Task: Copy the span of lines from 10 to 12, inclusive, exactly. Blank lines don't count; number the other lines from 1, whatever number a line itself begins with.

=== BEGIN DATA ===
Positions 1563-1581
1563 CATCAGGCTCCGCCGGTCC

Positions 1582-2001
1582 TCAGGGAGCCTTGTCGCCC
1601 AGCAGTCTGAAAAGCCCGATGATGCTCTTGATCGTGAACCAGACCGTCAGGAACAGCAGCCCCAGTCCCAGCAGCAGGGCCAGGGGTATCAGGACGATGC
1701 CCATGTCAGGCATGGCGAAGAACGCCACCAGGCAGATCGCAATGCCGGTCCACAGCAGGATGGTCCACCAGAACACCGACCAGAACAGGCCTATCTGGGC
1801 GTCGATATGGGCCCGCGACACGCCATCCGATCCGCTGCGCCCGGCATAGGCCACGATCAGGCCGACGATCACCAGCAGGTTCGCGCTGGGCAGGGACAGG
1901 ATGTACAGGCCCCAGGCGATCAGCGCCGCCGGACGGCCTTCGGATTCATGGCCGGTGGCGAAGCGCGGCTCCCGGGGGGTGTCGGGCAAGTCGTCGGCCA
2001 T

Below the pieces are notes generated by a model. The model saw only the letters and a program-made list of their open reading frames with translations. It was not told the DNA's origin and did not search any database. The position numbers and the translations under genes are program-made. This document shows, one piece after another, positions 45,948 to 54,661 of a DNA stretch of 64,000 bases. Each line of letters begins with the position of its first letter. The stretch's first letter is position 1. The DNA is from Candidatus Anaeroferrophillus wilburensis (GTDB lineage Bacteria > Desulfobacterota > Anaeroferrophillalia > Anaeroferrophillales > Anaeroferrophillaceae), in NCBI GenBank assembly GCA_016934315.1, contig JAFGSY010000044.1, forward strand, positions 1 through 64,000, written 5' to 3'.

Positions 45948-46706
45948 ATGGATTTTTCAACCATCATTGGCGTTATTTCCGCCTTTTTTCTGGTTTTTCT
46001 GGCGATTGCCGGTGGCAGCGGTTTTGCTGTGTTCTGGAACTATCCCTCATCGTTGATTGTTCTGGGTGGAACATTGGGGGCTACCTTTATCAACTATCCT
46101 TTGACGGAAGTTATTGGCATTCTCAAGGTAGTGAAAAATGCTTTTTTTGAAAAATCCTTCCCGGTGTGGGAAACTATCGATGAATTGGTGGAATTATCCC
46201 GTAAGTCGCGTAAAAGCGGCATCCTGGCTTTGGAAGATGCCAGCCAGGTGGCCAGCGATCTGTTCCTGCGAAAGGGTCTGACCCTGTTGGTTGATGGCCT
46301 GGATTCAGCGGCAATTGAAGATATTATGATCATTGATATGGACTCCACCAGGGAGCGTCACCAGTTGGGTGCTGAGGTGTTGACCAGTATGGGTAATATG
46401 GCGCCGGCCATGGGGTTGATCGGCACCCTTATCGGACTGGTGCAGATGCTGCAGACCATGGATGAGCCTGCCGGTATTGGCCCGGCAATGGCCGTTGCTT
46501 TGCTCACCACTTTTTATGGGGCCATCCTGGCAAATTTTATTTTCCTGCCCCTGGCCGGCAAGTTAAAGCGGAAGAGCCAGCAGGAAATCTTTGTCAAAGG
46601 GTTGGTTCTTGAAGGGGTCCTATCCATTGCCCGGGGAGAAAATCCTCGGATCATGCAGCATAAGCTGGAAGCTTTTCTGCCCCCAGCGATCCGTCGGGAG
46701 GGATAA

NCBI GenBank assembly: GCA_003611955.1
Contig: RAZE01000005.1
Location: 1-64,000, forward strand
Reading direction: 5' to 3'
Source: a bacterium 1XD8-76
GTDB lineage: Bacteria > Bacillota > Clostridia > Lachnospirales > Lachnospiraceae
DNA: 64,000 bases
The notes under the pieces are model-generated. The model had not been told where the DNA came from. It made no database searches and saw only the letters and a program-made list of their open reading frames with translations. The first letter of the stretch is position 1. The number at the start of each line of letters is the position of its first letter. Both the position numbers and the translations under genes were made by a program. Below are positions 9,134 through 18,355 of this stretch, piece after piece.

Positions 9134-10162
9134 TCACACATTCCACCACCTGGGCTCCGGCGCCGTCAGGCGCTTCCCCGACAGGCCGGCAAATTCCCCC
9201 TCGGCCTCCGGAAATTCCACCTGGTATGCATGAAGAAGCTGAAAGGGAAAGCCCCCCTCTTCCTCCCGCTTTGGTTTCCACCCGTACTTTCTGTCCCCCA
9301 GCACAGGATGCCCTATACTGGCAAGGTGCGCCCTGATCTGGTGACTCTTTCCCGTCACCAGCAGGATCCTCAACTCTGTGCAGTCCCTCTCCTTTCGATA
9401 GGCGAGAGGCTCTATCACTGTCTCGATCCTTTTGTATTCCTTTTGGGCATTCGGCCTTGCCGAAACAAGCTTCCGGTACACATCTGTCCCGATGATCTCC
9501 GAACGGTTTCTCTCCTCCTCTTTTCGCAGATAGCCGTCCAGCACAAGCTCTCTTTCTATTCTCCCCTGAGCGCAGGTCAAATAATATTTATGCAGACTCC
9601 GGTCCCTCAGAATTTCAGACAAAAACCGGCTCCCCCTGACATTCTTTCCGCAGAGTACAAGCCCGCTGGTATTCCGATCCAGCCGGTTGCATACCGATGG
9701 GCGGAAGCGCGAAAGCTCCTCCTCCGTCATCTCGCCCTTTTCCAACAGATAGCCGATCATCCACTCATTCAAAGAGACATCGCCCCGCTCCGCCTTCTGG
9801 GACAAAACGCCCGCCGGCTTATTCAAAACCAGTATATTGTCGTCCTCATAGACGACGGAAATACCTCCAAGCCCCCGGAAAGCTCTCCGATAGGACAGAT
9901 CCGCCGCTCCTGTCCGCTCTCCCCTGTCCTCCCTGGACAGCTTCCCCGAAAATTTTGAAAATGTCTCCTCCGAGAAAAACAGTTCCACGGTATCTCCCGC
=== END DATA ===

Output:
Below the pieces are notes generated by a model. The model saw only the letters and a program-made list of their open reading frames with translations. It was not told the DNA's origin and did not search any database. The position numbers and the translations under genes are program-made. This document shows, one piece after another, positions 45,948 to 54,661 of a DNA stretch of 64,000 bases. Each line of letters begins with the position of its first letter. The stretch's first letter is position 1. The DNA is from Candidatus Anaeroferrophillus wilburensis (GTDB lineage Bacteria > Desulfobacterota > Anaeroferrophillalia > Anaeroferrophillales > Anaeroferrophillaceae), in NCBI GenBank assembly GCA_016934315.1, contig JAFGSY010000044.1, forward strand, positions 1 through 64,000, written 5' to 3'.

Positions 45948-46706
45948 ATGGATTTTTCAACCATCATTGGCGTTATTTCCGCCTTTTTTCTGGTTTTTCT